Landlords in Scotland may be aware that new legislation has been introduced to assist tenants with the cost of living crisis.
On October 6th 2022, Scottish Parliament passed the Cost of Living (Tenant Protection) (Scotland) Bill and it received Royal Assent on October 27th 2022.
The legislative changes include:
- Restricting landlords from increasing rents on existing residential tenancies
- Placing certain restrictions on evictions from residential tenancies
These changes apply to private residential tenancies under the Private Housing (Tenancies) (Scotland) Act 2016, assured tenancies, short assured tenancies under the Housing (Scotland) Act 1988, Scottish secure tenancies, short Scottish secure tenancies under the Housing (Scotland) Act 2001 and student residential tenancies.
The Act gives Scottish Ministers the power to set a cap on rent increases which they have currently set at zero – meaning no rent increases can be applied during a tenancy. However, there is currently no cap on increasing rents when advertising for new tenants.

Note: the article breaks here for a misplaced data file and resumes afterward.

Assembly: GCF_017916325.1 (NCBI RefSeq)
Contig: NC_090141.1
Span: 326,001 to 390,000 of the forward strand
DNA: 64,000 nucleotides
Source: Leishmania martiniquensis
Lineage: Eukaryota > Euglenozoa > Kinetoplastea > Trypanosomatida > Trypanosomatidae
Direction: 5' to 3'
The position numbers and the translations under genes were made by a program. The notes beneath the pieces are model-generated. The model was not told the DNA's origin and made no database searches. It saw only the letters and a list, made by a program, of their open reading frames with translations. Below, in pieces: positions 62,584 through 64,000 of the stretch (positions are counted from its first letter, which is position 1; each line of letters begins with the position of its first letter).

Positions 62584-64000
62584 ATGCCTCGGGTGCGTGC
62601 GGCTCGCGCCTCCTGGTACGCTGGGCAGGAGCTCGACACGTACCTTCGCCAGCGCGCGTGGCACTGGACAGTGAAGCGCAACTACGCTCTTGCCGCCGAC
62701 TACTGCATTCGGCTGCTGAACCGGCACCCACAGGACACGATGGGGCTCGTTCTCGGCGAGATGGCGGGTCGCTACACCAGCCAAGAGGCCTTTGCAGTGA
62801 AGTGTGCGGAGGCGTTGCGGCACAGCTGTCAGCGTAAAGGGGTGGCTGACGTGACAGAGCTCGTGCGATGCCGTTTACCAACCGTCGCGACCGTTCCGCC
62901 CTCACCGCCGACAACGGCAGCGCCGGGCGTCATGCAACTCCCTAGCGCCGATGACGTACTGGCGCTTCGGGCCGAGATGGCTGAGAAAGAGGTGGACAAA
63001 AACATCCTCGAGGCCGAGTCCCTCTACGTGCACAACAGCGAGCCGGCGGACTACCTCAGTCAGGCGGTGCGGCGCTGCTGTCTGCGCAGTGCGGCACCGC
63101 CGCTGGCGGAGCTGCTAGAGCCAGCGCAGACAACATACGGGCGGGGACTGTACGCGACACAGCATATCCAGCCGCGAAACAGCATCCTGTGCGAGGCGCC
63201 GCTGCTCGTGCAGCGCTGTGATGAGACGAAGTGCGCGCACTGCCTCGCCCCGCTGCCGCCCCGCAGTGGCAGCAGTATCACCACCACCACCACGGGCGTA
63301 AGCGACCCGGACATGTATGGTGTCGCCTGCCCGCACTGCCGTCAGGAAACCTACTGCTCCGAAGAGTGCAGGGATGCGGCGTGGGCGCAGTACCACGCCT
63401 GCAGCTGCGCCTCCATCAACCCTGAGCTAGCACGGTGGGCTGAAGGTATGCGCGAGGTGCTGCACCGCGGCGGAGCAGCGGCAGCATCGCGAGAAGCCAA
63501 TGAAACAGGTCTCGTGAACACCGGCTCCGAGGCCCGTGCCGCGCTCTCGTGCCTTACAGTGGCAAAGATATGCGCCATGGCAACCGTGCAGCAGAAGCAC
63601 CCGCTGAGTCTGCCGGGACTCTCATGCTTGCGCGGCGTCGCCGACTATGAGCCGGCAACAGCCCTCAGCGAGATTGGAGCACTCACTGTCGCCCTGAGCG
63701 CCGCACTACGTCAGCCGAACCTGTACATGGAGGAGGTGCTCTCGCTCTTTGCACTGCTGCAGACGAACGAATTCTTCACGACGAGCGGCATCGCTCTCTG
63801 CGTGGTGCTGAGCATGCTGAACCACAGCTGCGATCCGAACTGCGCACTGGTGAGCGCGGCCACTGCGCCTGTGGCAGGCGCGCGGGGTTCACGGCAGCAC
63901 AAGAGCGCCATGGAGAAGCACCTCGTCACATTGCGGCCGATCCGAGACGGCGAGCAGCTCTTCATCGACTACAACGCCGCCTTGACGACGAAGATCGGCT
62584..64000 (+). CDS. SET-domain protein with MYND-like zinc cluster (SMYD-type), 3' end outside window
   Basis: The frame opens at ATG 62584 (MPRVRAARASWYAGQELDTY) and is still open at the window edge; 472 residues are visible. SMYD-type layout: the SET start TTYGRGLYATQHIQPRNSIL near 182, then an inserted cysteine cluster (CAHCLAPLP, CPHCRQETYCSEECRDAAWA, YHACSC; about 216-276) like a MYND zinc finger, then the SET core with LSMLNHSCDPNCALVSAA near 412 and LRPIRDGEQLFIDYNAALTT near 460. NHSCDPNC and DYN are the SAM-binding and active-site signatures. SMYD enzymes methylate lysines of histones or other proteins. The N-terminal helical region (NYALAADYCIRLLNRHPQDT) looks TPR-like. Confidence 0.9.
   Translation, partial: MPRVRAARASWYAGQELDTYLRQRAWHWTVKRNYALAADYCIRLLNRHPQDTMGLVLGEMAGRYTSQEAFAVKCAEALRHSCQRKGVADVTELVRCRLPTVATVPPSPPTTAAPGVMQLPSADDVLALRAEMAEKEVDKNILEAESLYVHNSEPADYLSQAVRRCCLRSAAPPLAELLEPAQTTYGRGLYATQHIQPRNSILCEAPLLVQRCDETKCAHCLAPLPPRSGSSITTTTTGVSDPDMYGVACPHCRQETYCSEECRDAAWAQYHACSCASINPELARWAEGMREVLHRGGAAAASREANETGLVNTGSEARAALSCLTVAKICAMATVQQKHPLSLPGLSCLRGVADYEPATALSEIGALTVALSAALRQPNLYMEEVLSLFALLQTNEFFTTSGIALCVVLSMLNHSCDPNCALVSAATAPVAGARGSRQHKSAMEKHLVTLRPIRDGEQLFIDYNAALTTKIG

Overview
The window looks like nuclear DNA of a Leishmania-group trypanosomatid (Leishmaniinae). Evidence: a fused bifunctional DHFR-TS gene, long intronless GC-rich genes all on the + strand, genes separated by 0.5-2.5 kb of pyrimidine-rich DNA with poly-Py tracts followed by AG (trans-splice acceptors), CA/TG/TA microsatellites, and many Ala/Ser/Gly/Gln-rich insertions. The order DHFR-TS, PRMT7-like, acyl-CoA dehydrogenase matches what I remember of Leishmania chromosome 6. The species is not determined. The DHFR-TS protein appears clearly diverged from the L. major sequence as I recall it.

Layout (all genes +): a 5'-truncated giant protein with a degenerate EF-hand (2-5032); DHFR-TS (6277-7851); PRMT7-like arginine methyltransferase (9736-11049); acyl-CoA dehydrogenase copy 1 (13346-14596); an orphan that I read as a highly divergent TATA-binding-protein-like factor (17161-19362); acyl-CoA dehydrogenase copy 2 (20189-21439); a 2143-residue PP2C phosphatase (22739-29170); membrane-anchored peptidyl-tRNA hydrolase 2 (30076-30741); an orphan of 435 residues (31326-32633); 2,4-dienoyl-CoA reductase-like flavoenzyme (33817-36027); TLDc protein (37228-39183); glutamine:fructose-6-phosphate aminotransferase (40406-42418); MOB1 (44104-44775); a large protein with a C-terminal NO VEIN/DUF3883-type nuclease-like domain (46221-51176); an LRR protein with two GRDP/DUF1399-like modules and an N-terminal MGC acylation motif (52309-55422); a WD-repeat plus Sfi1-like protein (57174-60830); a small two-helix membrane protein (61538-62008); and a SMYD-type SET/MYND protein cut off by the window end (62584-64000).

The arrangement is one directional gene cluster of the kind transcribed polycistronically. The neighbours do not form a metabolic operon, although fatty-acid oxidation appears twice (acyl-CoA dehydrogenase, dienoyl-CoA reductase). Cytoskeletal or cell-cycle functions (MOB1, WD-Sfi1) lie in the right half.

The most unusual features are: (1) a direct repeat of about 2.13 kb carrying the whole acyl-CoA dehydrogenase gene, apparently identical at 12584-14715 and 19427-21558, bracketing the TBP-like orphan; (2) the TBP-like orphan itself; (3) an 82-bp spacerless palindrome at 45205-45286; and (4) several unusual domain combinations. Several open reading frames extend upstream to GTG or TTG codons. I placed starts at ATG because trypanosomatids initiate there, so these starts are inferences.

It is expected these changes will be in place until March 2023 however the legislation includes provisions to maintain the cap for a further two – six month periods.
Protection from Eviction
The Act prohibits landlords from seeking possession of their property before March 2023.
Landlords can still serve notice on their tenants during this time and tenants may leave if they find alternative accommodation. A landlord can also apply to the tribunal for an eviction order however, the landlord is prevented from enforcing the eviction order until after the legislation has been lifted.
There are several circumstances where a landlord can still seek possession of their property. For example;
- The landlord wishes to sell the property to alleviate poverty
- The property is intended to be sold by the lender
- The landlord wishes to move into the property to alleviate poverty
- The property has been abandoned by the tenant
- The tenant is no longer an employee
- The tenant has accrued substantial rent arrears (6 months or more)
- The tenant has engaged in criminal or anti-social behavior
A tenant may still choose to challenge an eviction on any of the above grounds and a landlord may be require to submit evidence to support the grounds for eviction.
Xenia Lettings are here to support our landlords during this time. If you require any further help or guidance, please contact us.
Further information can also be found by visiting: www.legislation.gov.uk/asp/2022/10/contents/enacted